Tacoma Rainiers

Sandberg looking to make it back to the big leagues, this time as a coach

Durham Bulls players talk about manager Jared Sandberg

Coaching in two All-Star games this week, looking at young players trying to make the leap to the majors, Jared Sandberg considers his own future in the game.
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Coaching in two All-Star games this week, looking at young players trying to make the leap to the majors, Jared Sandberg considers his own future in the game.

Former major-league infielder Jared Sandberg wants to make it back to baseball’s biggest stage.

Coaching in two All-Star games this week, looking at young players trying to make the leap to the majors, Sandberg considered his own future in the game.

“I haven’t quite reached my goals yet,” he said. “I’d like to get back to the big leagues as a coach.”

Sandberg, an Olympia native, is now in his third season managing Triple-A Durham. He has the Bulls leading the International League South at the All-Star break.

And Durham (55-34) is a comfortable 10-1/2 games in front of Gwinnett in the division entering the second half of the season.

“In my third year (in Durham), I’ve gained a lot of experience,” Sandberg said. “I think getting to the big leagues is the next step.”

But he said he’s patient, and is enjoying where he’s at — this week in particular.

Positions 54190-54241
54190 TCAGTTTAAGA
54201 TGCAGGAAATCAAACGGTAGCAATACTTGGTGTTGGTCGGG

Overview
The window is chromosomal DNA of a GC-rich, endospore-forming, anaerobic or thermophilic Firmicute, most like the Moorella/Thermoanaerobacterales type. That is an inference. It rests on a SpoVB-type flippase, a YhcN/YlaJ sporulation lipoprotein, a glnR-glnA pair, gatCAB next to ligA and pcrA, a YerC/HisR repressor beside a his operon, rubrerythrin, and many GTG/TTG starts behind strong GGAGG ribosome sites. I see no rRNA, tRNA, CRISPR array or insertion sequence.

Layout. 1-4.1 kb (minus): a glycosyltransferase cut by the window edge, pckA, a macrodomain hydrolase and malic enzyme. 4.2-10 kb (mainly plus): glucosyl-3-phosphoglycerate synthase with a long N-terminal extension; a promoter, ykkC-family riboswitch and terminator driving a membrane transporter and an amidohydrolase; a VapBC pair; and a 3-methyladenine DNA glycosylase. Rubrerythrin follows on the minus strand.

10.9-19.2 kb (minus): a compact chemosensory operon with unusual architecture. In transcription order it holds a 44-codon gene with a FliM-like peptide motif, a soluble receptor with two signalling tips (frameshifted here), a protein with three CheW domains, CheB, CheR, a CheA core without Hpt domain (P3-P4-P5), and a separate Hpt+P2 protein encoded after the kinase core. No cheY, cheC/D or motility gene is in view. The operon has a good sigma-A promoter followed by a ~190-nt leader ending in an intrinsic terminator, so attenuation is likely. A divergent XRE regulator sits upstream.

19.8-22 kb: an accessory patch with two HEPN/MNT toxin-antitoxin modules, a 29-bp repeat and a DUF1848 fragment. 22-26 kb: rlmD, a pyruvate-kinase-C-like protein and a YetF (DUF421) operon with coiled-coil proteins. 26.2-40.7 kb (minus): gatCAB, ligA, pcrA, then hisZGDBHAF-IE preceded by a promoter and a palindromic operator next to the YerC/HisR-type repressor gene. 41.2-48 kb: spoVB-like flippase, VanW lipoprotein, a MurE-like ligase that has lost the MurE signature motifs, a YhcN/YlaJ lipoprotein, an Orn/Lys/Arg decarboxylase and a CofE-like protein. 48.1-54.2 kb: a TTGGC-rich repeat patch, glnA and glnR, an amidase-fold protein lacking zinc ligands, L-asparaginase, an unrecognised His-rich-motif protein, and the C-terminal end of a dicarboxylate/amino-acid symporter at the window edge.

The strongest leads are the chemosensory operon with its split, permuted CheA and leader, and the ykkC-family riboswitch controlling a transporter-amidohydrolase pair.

Sandberg coached in the All-Star Futures game in Miami on Sunday before arriving in Tacoma earlier this week to coach in Wednesday’s Triple-A All-Star game at Cheney Stadium.

Earlier in the week, he pitched to Columbus slugger Richie Shaffer in the home run derby, and tossed batting practice to IL players.

Durham infielder Patrick Leonard, one of four Bulls joining Sandberg in Tacoma, said Sandberg is players’ coach.

Sandberg’s knowledge for the game paired with his approachable personality gels well with players, Leonard said.

“He’s so even keel,” Durham catcher Mike Marjama said. “It’s the perfect fit for being a manager.”

The Bulls haven’t yet made the playoffs under Sandberg, but are on pace to easily pass where they finished the past two seasons.

Sandberg, 39, has quickly risen through the coaching ranks since retiring as a player in 2007. He has been either a coach or manager in the Rays’ farm system since and was named Durham’s fourth manager in 2015.

Sandberg spent nine seasons during his 12-year playing career with Tampa Bay’s organization — including several stints with the Bulls — after being drafted out of Capital High School in 1996.

“A lot of the people who were there when I was 18 years old and helped groom me into the person I am now, they’re still there,” Sandberg said.

“They’ve helped and developed me, not only as a persona and player, but now as a coach as well. They’ve taught me a lot.”

But Sandberg’s baseball pedigree goes even further back.

He is the nephew of Hall-of-Famer Ryne Sandberg, who at one point in his career made 10 consecutive All-Star appearances during his 16-years with the Phillies and Cubs.

Ryne Sandberg later went on to manage the Phillies.

Jared Sandberg’s father, Del, played for Washington State University the last time the Cougars reached the College World Series in 1976.

He has coached multiple sports at several local high schools.

“Coaching is in my background,” Jared Sandberg said. “I enjoy coaching, I enjoy giving back, but I also enjoy getting players to the next level.”

Sandberg’s players, though, don’t think he’s too far off from the next level himself.

“He’s got the knowledge for the game, he loves the game,” Leonard said. “I think he has a great opportunity to (go) up there.”

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